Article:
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17 April 2014 12:48 pm ,
Vol. 344 ,
Officials last week revealed that the U.S. contribution to ITER could cost $3.9 billion by 2034—roughly four times the...
An experimental hepatitis B drug that looked safe in animal trials tragically killed five of 15 patients in 1993. Now,...
Using the two high-quality genomes that exist for Neandertals and Denisovans, researchers find clues to gene activity...
A new report from the Intergovernmental Panel on Climate Change (IPCC) concludes that humanity has done little to slow...
Astronomers have discovered an Earth-sized planet in the habitable zone of a red dwarf—a star cooler than the sun—500...
Three years ago, Jennifer Francis of Rutgers University proposed that a warming Arctic was altering the behavior of the...
- 17 April 2014 12:48 pm , Vol. 344 , #6181
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ScienceShot: How to Keep Birds From Crashing Into Planes
10 December 2013 7:15 pm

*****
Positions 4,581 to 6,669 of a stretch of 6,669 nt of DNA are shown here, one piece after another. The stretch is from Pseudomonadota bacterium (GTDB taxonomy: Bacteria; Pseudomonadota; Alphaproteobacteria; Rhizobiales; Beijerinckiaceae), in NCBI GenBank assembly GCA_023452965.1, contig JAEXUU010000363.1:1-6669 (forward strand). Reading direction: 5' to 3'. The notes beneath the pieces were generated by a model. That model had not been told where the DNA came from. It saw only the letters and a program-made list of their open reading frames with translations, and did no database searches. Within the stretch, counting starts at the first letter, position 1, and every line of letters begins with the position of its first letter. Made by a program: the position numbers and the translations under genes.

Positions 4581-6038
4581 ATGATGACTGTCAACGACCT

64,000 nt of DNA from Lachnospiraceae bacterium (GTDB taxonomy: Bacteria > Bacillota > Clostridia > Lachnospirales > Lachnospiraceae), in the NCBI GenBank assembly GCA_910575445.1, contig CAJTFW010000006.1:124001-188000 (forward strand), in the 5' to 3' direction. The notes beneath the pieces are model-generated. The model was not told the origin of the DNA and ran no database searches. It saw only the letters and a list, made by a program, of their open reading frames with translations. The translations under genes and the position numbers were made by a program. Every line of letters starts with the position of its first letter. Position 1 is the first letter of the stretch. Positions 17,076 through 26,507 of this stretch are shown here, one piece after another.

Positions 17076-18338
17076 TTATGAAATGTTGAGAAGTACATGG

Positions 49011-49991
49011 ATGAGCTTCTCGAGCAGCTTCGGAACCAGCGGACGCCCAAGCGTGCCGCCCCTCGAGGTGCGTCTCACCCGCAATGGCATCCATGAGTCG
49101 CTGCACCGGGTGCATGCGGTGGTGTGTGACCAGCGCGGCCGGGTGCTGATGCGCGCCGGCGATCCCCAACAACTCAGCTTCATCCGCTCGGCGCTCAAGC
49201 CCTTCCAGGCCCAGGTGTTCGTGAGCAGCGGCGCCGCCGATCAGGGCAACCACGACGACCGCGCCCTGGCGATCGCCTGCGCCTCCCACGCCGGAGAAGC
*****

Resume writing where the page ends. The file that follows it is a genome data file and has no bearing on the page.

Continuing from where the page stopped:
Birds are no friends of airplanes. They routinely delay flights, and in the worst case, collide with windows and engines and cause crashes. Bird strike, as the problem is called, costs the airline industry about $1 billion per year, and engineers have tried to reduce it using everything from loudspeakers and flares to dogs and lasers. Now, DNA sequencing has been added to the arsenal—not the DNA of the birds but rather that of their poop. The DNA sequences of insects and seeds—and for large predatory birds, prey such as small mammals or lizards—reveal the food that attracts the birds to the airport in the first place. Reducing the food resources can reduce the birds, but you need to know what they’re eating. The airport in Perth, Australia, is the first to test this method. Researchers collected the carcasses of 77 birds from the runway. They were able to identify mice, grasshoppers, and grass seeds from the 151,000 DNA sequences generated from samples of the birds’ intestines, they report online today in Investigative Genetics. For Perth, the best plan seems to be rodent control and grass species that are less hospitable to tasty insects. Other airports in Australia as well as in the United States are set to launch similar studies. For some of the birds in the Australian study, such as the red-tailed black cockatoo (Calyptorhynchus banksii, pictured), little is known about their diet. So besides saving money and lives, sequencing bird strike bird poop could be a boon for ecology.